Kate Langley Bosher.

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Produced by Al Haines

[Frontispiece: Kitty Canary.]

Kitty Canary










Copyright, 1913, by Harper & Brothers

Printed in the United States of America

Published February, 1918



I am in love. It is the most scrumptious thing I have ever been in.
Perfectly magnificent! Every time I think of it I feel as if I were
going down an elevator forty floors and my heart flippity-flops so my
teeth mortify me. He used to be engaged to Elizabeth Hamilton Carter,
the niece of the lady at whose house I am boarding this summer, but he
did something he ought not to have done, or he didn't do something he
ought to have done, and they had a fuss. No one seems to know the
cause of it, but it was probably from her wanting him to be blind to
everything on earth but her, and a man isn't going to be blind when he
wants to see, and then she got _hurt_. I'd rather live in a house with
a cackling hen or a grunting pig than the sort of person who is always
getting hurt. But she's very pretty. Pink-and-white pretty, with
uplifting eyes and a little mouth that shuts itself when mad and says
nothing, and oozes more disagreeableness than if it talked. He still
thinks there isn't another girl in town who can touch her in looks. I
don't suppose a man ever gets over a real case of pink-and-white. It's
the kind that makes a tender memory if it isn't the best sort to live
with, and men like to have a memory to sigh over in secret. Her
rejected one may sigh in secret, but in public he does not seem to be
suffering. He isn't suffering. We like each other very much.

The reason I am glad I am in love is that I am sixteen and I was
getting afraid I wasn't ever going to fall in love. Three or four
times I have thought I was in it, but I wasn't, and I was beginning to
be sure I was the sort of person who doesn't fall. And, besides, it is
good for Billy, who, because he is twenty, thinks he is old enough to
have some things settled which there is no need to settle too soon.
Settled things are not exciting. I love excitement and not knowing
what a day may bring forth. Billy doesn't. He wants his ducks to be
always in a row.

Ever since he fished me out of the water-barrel sunk in Grandmother
Hatley's garden, when I was four and he eight, he has seemed to think I
belonged to him; and, though he doesn't imagine I know it and never
mentions it, he is always around when I am in danger or trouble, to get
me out. I suppose saving my life three or four times makes him feel I
can't take care of myself and therefore he must take care of me, but
that's a mistake. I have never had a horse to run away with me but
once. Billy did tell me not to ride her, and when she ran and would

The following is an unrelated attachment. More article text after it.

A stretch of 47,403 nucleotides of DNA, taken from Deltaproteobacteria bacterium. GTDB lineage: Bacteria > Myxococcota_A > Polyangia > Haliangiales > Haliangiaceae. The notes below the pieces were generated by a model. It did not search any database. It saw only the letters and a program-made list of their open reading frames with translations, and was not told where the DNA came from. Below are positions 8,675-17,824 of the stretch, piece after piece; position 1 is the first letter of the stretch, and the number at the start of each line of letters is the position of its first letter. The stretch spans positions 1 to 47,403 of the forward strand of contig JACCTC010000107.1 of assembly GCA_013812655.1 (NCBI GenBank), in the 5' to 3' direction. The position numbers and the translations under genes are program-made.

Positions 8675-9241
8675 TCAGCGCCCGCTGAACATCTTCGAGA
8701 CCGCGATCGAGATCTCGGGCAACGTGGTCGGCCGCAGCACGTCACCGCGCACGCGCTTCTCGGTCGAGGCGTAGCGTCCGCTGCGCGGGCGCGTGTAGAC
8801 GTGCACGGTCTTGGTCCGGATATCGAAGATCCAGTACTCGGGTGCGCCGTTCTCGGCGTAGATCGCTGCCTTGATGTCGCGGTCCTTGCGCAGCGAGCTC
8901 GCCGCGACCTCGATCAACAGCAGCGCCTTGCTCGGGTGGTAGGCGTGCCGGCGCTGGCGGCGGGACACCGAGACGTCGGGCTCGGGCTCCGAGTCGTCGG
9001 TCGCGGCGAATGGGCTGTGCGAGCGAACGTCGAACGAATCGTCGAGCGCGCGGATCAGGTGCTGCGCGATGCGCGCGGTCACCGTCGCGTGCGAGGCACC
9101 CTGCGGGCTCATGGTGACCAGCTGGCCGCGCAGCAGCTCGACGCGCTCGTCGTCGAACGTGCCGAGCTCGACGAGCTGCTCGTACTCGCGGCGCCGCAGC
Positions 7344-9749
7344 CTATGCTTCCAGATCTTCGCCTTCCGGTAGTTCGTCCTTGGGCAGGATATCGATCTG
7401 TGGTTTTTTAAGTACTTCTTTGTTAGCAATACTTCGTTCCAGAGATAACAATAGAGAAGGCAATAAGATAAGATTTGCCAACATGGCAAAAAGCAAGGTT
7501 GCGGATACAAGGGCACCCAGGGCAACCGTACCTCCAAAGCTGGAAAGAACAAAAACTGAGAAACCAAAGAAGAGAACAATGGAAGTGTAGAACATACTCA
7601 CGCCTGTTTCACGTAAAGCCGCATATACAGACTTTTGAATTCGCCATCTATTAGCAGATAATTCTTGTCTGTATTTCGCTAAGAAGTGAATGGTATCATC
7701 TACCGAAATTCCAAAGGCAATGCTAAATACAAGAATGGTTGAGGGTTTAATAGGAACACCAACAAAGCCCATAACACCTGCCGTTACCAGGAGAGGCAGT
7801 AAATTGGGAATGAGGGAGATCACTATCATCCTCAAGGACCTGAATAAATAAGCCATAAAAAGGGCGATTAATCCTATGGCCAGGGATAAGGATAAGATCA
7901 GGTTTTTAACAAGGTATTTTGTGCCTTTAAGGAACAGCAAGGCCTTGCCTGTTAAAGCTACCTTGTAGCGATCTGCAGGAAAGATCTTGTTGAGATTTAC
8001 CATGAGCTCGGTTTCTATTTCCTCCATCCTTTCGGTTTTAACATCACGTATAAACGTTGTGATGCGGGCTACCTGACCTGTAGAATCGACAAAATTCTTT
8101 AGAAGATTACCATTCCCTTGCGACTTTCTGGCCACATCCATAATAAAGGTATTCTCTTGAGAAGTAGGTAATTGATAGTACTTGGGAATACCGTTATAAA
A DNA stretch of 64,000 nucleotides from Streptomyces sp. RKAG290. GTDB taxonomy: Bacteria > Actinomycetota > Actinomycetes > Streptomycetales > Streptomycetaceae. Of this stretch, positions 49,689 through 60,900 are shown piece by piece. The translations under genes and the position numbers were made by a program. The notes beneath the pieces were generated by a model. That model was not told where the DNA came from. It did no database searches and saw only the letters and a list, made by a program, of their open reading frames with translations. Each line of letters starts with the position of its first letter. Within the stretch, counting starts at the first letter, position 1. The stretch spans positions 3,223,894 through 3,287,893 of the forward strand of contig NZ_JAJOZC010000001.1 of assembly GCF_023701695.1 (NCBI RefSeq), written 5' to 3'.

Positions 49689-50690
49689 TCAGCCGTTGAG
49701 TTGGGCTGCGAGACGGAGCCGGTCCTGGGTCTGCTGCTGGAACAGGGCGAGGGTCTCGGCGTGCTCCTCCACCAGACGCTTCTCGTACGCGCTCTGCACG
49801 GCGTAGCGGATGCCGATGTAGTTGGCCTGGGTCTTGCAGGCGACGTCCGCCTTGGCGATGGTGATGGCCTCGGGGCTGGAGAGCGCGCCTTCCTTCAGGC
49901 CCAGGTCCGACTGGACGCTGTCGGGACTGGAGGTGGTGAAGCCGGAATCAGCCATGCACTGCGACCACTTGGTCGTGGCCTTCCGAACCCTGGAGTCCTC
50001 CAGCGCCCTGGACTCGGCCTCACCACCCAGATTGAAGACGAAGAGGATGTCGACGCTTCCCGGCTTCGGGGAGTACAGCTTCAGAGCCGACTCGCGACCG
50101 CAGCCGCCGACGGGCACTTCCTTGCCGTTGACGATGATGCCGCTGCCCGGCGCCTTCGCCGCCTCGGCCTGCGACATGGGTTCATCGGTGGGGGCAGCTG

have pitched me over her head and down a gully he caught her in the
nick of time and caught me, too, but that's the only time a thing of
that sort ever happened. He was real nice about it and never said
anything concerning having told me so and didn't make remarks of the
sort which other people rub in, but the next day the horse was sent
away. That's the thing which makes me fighting furious with Billy
sometimes. He doesn't say things. He does them. I wasn't afraid of
that horse and was going to keep on riding her, but the next day there
was no Lady-Bird to ride. The reason he sent her away was I wouldn't
promise not to ride her. Our summer homes are on adjoining places and
Horson, their stableman, a nice, drinky old person, lets me take out
anything I want, anything of Billy's, and, knowing he couldn't trust
Horson any more than me, he lent Lady-Bird to a man miles and miles
away and I never saw her again until she was a tame old thing I did not
want to ride. Billy behaves as if I were a child!

And then the very next winter I fell through the ice and he had to jump
in and get me out. He told me not to go to a certain part of the lake.
He had been all over it and tried it before I got my skates on, but I
forgot and went. A boy was with me, a skunky little rat, who, when he
saw the ice was cracking, tried to pull me back, and then he let go my
hand and flop I went in and flop came Billy behind me while the little
Fur Coat stood off and bawled for help and said afterward he didn't
know how to swim. Having on heavy clothes, I went down quick and was
hard to get up, and I would be an angel this minute if Billy hadn't
been there. But Billy is always there, which is what makes this summer
so queer. He isn't here.

On account of servants and things his mother didn't want to open their
country place this year, and my mother didn't want to open hers, so two
houses are closed. That means a scatteration for both families and is
why I am here and Billy in Europe; and if he is having as good a time
as I am he isn't grunting at the change. He didn't want to go to
Europe. His father made him. His mother and two sisters needed a man
along and, as Mr. Sloane couldn't go, Billy had to, and he was a great
big silent growl when he went off. I wasn't. I wanted to come to
Twickenham Town. We had passed through it once on our way to Florida
and I have been crazy to come back ever since, and when I found Mother
was going with Florine and Jessica to a splashy place I didn't want to
go to I begged her to let me come here and board with Miss Susanna
Mason and - glory be - she let me do it!

She is a sort of relation, Miss Susanna is, a farback one, but nothing
is too far back to claim here, and everybody who is anybody is kin to
one another, or kin to some one else's kin, which makes for
sociableness, and I am having a perfectly grand time. In all the world
there isn't another place like the one I am in this summer, and I am
getting so familiar with a new kind of natural history that maybe some
day I will be an authority on it. Ancestry is the chief asset of
Twickenham Town, and though you speak with the tongues of men and of
angels and have not ancestors it profiteth you nothing. That is, among
the natives. Being an outsider, I have decided not to have ancestors,